COLUMBUS, Ohio -- Just this once, Ohio State coach Jim Tressel will be happy to forgive linebacker James Laurinaitis and cornerback Malcolm Jenkins for disobeying his orders.
It has been Tressel's long-standing rule that first-round prospects should leave early for the NFL. Laurinaitis was assured of being a top pick in the draft this year, and Jenkins likely would have been, too. But both defensive stars bypassed millions to hang out with their college buddies a little longer.
This made the coaching staff's work much easier this spring. With the Butkus Award winner and the Thorpe Award candidate already in place, along with a viable Heisman Trophy contender at tailback in Chris "Beanie" Wells, the biggest question during spring practice has become, "Who is going to play fullback?" Nearly every other position has already been settled.
The Buckeyes have to replace only four starters (fullback, right tackle, linebacker and defensive end) after making consecutive trips to the national championship game -- and a third straight appearance certainly seems possible. While that might irritate a nation tired of watching Ohio State get pummeled by the SEC in BCS championship games, it surprisingly wasn't the carrot that brought Laurinaitis back for his senior year.
"You have to realize how hard that [it] is just to get there," Laurinaitis said. "So that [winning a national championship] can't be your motivation. Your motivation has to be for the right reasons, for education and wanting to experience these lifelong friendships. You're not going to experience a team like this again."
The biggest personnel loss on defense is Vernon Gholston, who set a school record with 14 sacks last season and became the team's only underclassmen to defect early for the NFL. Most years, losing such a fierce pass-rusher would leave a gaping hole at defensive end. But in Columbus, Lawrence Wilson is healthy again and ready to produce.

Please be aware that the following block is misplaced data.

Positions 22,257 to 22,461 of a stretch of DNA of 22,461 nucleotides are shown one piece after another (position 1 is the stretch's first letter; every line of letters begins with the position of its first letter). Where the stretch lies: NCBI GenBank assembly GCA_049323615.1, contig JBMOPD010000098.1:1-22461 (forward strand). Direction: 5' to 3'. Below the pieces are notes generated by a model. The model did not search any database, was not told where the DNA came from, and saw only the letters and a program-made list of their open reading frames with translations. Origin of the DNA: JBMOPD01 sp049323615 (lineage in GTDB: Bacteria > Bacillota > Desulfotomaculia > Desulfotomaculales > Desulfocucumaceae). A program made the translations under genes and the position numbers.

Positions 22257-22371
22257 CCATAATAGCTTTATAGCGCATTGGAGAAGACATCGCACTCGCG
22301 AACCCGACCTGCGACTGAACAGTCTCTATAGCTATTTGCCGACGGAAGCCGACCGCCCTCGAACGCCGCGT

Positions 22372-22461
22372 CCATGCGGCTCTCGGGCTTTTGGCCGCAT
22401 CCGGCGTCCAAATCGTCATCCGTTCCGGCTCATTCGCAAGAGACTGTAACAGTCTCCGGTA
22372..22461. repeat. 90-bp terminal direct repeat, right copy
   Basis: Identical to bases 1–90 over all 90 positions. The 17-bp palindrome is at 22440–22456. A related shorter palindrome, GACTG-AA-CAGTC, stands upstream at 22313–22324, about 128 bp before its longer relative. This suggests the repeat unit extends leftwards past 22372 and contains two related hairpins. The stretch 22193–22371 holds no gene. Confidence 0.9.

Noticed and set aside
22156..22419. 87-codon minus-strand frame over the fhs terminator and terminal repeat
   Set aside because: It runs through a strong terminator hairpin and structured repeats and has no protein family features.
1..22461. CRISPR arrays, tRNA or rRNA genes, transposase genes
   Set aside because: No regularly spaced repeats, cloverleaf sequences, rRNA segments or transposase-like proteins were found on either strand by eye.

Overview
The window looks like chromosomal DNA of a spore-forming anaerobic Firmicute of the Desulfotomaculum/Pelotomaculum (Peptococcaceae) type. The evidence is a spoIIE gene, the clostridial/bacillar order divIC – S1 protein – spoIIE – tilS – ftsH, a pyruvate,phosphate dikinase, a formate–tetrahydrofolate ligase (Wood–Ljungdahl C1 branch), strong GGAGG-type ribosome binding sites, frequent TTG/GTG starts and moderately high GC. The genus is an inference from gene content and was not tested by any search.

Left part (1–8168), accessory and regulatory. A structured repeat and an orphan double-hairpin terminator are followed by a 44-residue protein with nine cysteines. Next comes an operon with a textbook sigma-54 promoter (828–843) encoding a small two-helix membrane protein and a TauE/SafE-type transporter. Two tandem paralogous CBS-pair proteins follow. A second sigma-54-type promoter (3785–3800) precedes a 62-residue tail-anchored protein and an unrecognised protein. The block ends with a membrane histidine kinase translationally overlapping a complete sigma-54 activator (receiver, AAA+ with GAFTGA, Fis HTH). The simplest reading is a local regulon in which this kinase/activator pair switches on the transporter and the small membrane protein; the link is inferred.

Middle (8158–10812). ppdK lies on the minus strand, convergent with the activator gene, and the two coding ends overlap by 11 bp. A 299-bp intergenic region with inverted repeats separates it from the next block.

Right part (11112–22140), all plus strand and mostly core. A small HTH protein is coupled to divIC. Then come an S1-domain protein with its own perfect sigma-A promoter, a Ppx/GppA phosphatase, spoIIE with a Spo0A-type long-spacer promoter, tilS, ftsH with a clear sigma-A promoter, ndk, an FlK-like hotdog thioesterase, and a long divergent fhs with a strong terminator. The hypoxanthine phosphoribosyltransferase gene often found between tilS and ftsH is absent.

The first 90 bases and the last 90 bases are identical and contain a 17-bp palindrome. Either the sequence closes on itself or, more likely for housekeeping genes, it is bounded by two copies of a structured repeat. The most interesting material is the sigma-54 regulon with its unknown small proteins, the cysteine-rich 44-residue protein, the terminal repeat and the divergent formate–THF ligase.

It was supposed to be Wilson, not Gholston, registering huge sack figures last year. Then he broke his leg in the opener against Youngstown State and missed the rest of the season.
"I thought he was set up to have a really good year last year," defensive coordinator Jim Heacock said. "I thought Lawrence was going to be a real cornerstone on the defense."
No problem. Now he'll be that this year.
Any lingering questions about Wilson's health were answered in Ohio State's spring game over the weekend. On one play, he shot through the offensive line so quickly, he accidentally ran over quarterback Todd Boeckman, who was in a black "no contact" jersey. Wilson's burst is back, thanks to the steel rod surgically implanted in his leg.
"I can't break it. It's stronger than my other leg," he said. "I don't have any worries about it."
Nor are there many worries about an offense that has the nation's most sought-after freshman in quarterback Terrelle Pryor and could produce the nation's best tailback in Wells. While Wells will start the season as a legitimate Heisman Trophy candidate, Pryor will start off as a backup to Boeckman.